By Sam Elolu[1]

Cassava Project

Cassava is a key staple in Uganda and is increasingly gaining popularity as an income generating crop. The Regional Universities Forum for Capacity Building in Agriculture has engaged university-based research teams to generate innovations and solutions to constraints along the cassava value chain. This storyline features one of the graduate students working with a research team at Gulu University that is focusing on improving the protein and micro-nutrient content of gari (cassava meal) for primary school feeding in North and North Eastern Uganda. It also addresses value addition in cassava as both a food crop and income generating crop.

As a graduate student, my thesis research is based on the understanding that nutrition is key for the proper growth and development of children and pre-requisite for achievement of full human potential. To secure food security and nutritional sufficiency, there are many opportunities and avenues for fortification of staple crops such cassava. Recognising the importance of child nutrition, the Government of Uganda is encouraging provision of school meals (including breakfast for primary school pupils). The use of local foods to provide nutritious and affordable meals for the economically disadvantaged regions of the country is therefore a key intervention that will contribute to the increased school attendance, better nutrition and educational achievement.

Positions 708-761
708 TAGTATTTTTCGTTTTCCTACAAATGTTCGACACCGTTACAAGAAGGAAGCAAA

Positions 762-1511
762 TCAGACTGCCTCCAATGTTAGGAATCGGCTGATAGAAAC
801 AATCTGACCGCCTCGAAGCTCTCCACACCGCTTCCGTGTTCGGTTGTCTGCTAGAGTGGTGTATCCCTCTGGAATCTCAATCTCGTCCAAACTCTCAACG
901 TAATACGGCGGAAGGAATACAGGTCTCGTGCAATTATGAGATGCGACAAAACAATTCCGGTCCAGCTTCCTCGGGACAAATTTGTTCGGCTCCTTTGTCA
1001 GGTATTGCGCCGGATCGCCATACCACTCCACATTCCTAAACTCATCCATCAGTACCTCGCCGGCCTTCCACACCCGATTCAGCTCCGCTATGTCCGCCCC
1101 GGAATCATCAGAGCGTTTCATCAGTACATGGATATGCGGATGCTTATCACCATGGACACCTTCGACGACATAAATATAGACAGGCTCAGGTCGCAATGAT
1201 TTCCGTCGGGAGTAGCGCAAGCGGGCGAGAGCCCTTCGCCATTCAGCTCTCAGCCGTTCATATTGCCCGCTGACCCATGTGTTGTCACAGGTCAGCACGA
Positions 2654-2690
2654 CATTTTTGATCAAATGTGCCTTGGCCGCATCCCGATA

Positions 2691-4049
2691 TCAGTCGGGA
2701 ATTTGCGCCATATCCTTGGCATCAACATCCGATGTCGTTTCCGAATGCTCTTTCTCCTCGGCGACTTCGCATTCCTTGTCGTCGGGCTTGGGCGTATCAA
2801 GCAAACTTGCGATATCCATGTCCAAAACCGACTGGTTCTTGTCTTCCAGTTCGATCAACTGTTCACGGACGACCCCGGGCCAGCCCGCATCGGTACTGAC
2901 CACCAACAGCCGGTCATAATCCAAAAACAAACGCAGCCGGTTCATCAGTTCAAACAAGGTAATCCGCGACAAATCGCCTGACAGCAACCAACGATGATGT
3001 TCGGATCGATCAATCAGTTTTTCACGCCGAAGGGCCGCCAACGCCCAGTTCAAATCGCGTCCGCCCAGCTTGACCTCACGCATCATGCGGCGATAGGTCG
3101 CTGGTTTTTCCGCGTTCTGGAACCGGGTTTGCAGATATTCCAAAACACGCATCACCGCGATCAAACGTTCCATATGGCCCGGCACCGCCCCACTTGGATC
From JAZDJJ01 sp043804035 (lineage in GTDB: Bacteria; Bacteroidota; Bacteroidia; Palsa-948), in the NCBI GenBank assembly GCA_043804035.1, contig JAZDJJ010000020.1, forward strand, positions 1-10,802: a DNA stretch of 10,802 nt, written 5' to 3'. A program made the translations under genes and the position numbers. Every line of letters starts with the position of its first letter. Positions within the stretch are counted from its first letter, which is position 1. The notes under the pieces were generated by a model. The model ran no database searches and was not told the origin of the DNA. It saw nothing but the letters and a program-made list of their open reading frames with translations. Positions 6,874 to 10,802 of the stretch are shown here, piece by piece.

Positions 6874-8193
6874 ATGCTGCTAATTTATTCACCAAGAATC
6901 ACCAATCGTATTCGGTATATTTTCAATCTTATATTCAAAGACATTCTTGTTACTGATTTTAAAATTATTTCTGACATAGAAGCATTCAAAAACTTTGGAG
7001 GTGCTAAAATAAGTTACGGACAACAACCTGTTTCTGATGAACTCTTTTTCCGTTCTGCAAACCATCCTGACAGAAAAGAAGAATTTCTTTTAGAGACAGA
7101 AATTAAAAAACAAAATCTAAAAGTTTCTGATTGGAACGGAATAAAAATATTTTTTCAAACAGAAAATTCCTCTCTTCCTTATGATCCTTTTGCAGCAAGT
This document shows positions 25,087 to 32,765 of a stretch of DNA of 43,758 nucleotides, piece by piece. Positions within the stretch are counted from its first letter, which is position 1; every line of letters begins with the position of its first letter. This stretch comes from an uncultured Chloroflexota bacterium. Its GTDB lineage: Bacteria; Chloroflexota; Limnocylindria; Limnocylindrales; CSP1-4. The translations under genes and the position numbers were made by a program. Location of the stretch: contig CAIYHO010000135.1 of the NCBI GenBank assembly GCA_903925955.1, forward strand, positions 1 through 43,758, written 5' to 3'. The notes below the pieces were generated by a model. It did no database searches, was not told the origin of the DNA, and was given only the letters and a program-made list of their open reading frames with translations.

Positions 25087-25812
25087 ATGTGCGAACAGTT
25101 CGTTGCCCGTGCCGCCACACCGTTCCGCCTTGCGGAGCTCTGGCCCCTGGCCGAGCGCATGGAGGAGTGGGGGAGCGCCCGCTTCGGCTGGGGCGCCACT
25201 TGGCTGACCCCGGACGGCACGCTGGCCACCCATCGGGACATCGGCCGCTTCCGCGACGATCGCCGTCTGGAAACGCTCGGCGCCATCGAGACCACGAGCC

The research seeks to optimise the formulation of gari using soy beans and mukene (silver fish) to improve its protein and micronutrient content, assess the acceptability of the nutritionally improved product among primary school children, and test the effect of fortification on the keeping quality of gari.

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MasterCardThe 2016 Innovation Competition is currently open. As in 2015, this competition requires proposals that seek to design, pilot, test and launch new financial products and services that can effectively meet the financing needs of people living in poverty in rural and agricultural areas.

To see the results of the 2015 Innovation Competition, kindly click here.

Is your idea innovative?

  • What is the potential for the proposed idea to change access to financial services in rural Africa?
  • In what way is the proposed idea new? Is it new to the financial services sector, new to the country, new to the continent? Perhaps it is even a first in the world?
  • To what extent does the proposed project reach financially underserved markets?

The Innovation Competition is open to project proposals where implementation will take place in the following countries:

  • Benin
  • Burkina Faso
  • Burundi
  • Cameroon
  • Côte d’Ivoire
  • Djibouti
  • DRC
  • Ethiopia
  • The Gambia
  • Ghana
  • Kenya
  • Liberia
  • Madagascar
  • Malawi
  • Mali
  • Mozambique
  • Niger
  • Rwanda
  • Senegal
  • Sierra Leone
  • Tanzania
  • Togo
  • Uganda
  • Zambia

The 2015 Innovation Competition ran from 20 January 2015 to 15 March 2015. The 2016 Innovation Competition runs from 1 February 2016 to 28 March 2016. Click here to read more.


The ISPC Science Forum 2016 will be held from 12-14 April 2016 in Addis Ababa addressing the topic of: “Agricultural research for rural prosperity: rethinking the pathways”.

Motivated early career scientists interested in receiving ISPC support to participate in the Forum in Addis Ababa can apply here: http://www.scienceforum2016.org/early-career-scientists/

There is no age limit to ECS, but the target is mainly for post-Docs although graduate students may also apply. “Early career” is defined as those who have the background and research experience, but do not have an established career or professional experience.

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